Biticchi, Roberta; Cancedda, Ranieri; Cilli, Michele; Cotronei, Vittorio; Costa, Delfina; Liu, Yi; Piccardi, Federica; Pignataro, Salvatore; Ruggiu, Alessandra; Tasso, Roberta; Tavella, Sara

    Several organs and apparatus are affected by weightless conditions and in particular by the weightless experienced during space flights. Therefore space missions are good opportunities to investigate in a whole organism the controlling cellular and molecular mechanisms. For this type of studies mice represent an excellent animal model for several reasons: reduced body size, relatively short time needed to reach adulthood, availability of strains with different genetic background and of different transgenic lines, etc. In line with the International Space Station (ISS) development, the Italian Space Agency (ASI) contracted Thales Alenia Space Italia, the largest Italian aerospace industry, to design and build a spaceflight payload for rodent research on ISS, the Mouse Drawer System (MDS -see abstract P. Cipparelli et al.). This payload meets NIH guideline for several physical parameters to maintain 6 animals in good health conditions in a space environment. Given the interest of our laboratory in the microgravity induced skeleton alterations, we focused our attention on transgenic mice over-expressing pleiotrophin (PTN) under the control of the human bone specific osteocalcin promoter. This protein is a heparin-binding cytokine with different functions. PTN is expressed by the cells in an early differentiation stage and is upregulated in tissue injury and wound repair. PTN is specifically involved in bone formation, neurite outgrowth and angiogenesis. As PTN-transgenic mice show an increased bone mass and mineralization, we decided to use this mouse model in the flight experiment and to study its potential role in counteracting bone loss in microgravity. Not all mouse strains are equally suitable for flight. After preliminary tests in the MDS breadboard at our animal facility on the behavior of different mouse strains, PTN-transgenic mice originally obtained in the BDF strain were backcrossed in the C57Bl/J10 strain before being used in this study. In order to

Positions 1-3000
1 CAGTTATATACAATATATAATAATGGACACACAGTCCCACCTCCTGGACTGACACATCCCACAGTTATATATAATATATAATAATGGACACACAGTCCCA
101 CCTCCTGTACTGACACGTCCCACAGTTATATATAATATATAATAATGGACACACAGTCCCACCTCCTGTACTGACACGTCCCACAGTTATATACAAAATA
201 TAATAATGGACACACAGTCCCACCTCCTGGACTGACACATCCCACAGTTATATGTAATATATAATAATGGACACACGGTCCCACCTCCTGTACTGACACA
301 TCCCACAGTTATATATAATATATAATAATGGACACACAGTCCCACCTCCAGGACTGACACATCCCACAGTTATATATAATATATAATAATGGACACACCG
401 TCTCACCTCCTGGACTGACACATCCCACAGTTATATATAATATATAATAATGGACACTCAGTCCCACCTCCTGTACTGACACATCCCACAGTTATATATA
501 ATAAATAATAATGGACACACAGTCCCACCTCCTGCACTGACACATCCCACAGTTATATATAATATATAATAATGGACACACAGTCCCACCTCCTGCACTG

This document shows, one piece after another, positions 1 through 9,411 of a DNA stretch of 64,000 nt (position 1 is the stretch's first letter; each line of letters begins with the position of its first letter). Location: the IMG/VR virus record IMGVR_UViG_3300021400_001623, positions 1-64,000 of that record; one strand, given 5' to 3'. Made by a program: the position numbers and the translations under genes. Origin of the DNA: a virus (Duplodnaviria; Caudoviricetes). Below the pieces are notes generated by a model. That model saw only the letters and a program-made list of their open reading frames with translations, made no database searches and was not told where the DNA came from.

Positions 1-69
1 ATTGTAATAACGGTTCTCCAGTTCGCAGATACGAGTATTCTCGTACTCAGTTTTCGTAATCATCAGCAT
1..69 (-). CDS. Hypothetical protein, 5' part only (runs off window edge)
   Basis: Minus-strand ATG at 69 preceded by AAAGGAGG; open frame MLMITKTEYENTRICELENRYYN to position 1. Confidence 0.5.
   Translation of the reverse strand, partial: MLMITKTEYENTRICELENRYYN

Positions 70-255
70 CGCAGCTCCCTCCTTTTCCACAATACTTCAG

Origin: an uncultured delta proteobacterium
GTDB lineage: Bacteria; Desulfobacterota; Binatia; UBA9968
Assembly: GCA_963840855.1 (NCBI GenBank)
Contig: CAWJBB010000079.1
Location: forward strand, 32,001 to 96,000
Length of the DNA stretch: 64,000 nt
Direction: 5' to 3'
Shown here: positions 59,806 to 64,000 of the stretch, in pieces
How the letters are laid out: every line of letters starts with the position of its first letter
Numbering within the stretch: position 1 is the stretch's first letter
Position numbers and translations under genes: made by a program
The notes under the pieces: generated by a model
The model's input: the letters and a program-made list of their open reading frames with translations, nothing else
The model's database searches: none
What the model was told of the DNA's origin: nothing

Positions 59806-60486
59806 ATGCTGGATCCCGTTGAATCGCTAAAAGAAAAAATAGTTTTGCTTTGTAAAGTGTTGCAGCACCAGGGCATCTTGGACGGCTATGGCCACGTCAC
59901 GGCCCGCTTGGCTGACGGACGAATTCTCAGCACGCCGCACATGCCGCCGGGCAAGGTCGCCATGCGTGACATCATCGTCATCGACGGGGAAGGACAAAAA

3. Gamma irradiation effects on human growth hormone producing pituitary adenoma tissue. An analysis of morphology and hormone secretion in an in vitro model system

    Energy Technology Data Exchange (ETDEWEB)

    Anniko, M [Karolinska sjukhuset, Stockholm (Sweden). Dept. of Oto-Rhino-Laryngology; Arndt, J [Karolinska sjukhuset, Stockholm (Sweden). Dept. of Radiophysics, Radiumhemmet; Raehn, T [Karolinska sjukhuset, Stockholm (Sweden). Dept. of Neurosurgery; Werner, S [Karolinska sjukhuset, Stockholm (Sweden). Dept. of Endocrinology

    1982-01-01

    Irradiation-induced effects on pituitary cell morphology and secretion of growth hormone (GH) and prolactin (PRL) have been analysed using an in vitro system. Specimens for organ culture were were obtained from three patients with pituitary tumours causing acromegaly but with different clinical activity of disease. Specimens were followed in vitro 1 h - 6 days after single-dose gamma irradiation (/sup 60/Co) with 70 100 and 150 Gy, respectively. These doses are used in clinical work for the stereotactic radiosuregery of pituitary adenomas. Considerable fluctuations in hormone secretion/release occurred during the first 24h after irradiation. All three tumours showed individual differences concern ing irradiation-induced morphological damage. Only a minor variation occurred between specimens from the same tumour. An individual sensitivity to irradiation of pituitary tumours in vitro is documented. The great number of surviving pituitary tumour cells one week after irradiation-many with an intact ultrastructure and containing hormone granules-indicated an initial high degree of radioresistance.

  4. Incorporation of lysosomal sequestration in the mechanistic model for prediction of tissue distribution of basic drugs.

    Science.gov (United States)

    Assmus, Frauke; Houston, J Brian; Galetin, Aleksandra

    2017-11-15

    cell types. Despite this extensive lysosomal sequestration in the individual cells types, the maximal change in the overall predicted tissue Kpu was model input parameters, in particular lysosomal pH and fraction of the cellular volume occupied by the lysosomes, only partially explained discrepancies between observed and predicted Kpu data in the lung. Improved understanding of the system properties, e.g., cell/organelle composition is required to support further development of mechanistic equations for the prediction of drug tissue distribution. Application of this revised mechanistic model is recommended for prediction of Kpu in lysosome-rich tissue to facilitate the advancement of physiologically-based prediction of volume of distribution and drug exposure in the tissues. Copyright © 2017 Elsevier B.V. All rights reserved.

  5. Three-Dimensional Culture Model of Skeletal Muscle Tissue with Atrophy Induced by Dexamethasone.

    Science.gov (United States)

    Shimizu, Kazunori; Genma, Riho; Gotou, Yuuki; Nagasaka, Sumire; Honda, Hiroyuki

    2017-06-15